Once, there was a farmer who lived next door to a hunter. Every night, the hunter’s dogs would jump over the fence into the Farmer’s yard and attack his sheep, often wounding, occasionally killing.
The farmer would go round to the hunter’s place the following day, complaining, yelling at his neighbor, and screaming insults at him until the farmer was blue in the face, but the hunter couldn’t be bothered. The following night, the dogs would be straight over the fence and into the farmer’s yard again.
After losing one sheep too many, the farmer went up to the city to see his friend, the judge for some advice. The judge listened to his friend’s peculiar problem and gave him some peculiar advice. With a big smile on his face, the farmer returned home.
That evening, he went over to the Hunter’s home again. “Good evening”, he said when the door was opened. “I feel bad about how much I’ve been complaining lately, so I decided to make amends. Here are some pets for your two daughters”, and with that, he produced two adorable little lambs. The hunter’s daughters went crazy with excitement over their cute new companions.
That night, the hunter locked the dogs in the garage to prevent them hurting his daughters’ lambs. The following day, he built cages for them, and the farmer never had a problem with those dogs ever again.
This story is one of my favourites, because it illustrates a principle I’ve believed in all my adult life. It’s also a principle that I apply in my job everyday. Here it is: The only point of view that matters in the world is your own. And that applies to every single one of us. The reason why you don’t always have things your way is that people don’t always see things your way.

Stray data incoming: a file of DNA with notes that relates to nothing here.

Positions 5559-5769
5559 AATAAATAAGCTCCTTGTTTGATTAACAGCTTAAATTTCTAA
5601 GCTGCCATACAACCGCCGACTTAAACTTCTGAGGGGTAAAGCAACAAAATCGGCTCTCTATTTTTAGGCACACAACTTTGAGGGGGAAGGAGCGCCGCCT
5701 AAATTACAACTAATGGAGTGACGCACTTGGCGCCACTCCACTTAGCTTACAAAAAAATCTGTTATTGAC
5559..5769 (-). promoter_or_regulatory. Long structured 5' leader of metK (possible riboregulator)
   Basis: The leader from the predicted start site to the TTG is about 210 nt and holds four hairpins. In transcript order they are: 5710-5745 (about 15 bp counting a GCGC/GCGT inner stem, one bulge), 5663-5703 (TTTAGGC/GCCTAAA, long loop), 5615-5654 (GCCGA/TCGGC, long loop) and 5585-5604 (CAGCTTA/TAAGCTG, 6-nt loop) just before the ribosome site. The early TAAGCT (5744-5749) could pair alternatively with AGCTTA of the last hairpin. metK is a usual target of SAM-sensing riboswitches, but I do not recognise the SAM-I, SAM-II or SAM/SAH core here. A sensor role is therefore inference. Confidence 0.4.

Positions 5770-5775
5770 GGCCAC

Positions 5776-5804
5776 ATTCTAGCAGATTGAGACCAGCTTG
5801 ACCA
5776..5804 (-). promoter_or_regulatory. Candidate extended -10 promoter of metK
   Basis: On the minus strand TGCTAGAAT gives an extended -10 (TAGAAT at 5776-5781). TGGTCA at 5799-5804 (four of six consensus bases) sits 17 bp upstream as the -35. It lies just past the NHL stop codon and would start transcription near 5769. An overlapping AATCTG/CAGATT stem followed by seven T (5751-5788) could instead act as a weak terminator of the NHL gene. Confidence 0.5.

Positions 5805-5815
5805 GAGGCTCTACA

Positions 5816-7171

When we get frustrated, it’s easy to scream at those who we believe are causing our problems. When someone crosses you in traffic or drives recklessly, you roll down our window and yell at them. When some public figure says or does something you consider ill advised, you go on Facebook and Twitter to troll them. But you’re not alone. Everyone does it. Have you seen how footballers react when they disagree with the referee? They get so animated, violently registering their protest at the tops of their voices.
But let me ask you this: How many times have careless motorists got out of their cars to personally apologise to you for being careless and endangering your life? How many times have public figures changed their behavior because you insulted them on twitter? And have you ever seen a referee reverse his decision just because the players don’t like it?
You see, the way to get what you want in this world is not to scream at people until it’s done, but to show them your point of view – make what matters to you matter to them. It’s called influencing. And we all ought to be doing it, instead of insulting. Why do we speak up about the things we don’t like anyway? What is the goal we’re seeking to achieve?
Ultimately, would we rather not have solutions to the problems we complain about? So why don’t we complain in a way that would create the best chance that the people causing the problem will change their ways and the problem will be solved. So which approach is going to get that result: Insults or Influence?
My friend, today, I want us to focus on influencing people. We all have problems that lie in other people’s hands to solve. But the truth is, you never should relinquish the problem-solving power to those who caused the problem.
They may be causing you difficulties, but how you react to those difficulties is what really matters. Don’t get mad. Get influential. Show them your perspective. Give them a couple of lambs of their own and they’ll soon see the wisdom in locking the dogs away.
My name is Kojo Yankson, and what matters to you matters to me.
Good Morning, GHANAFO!
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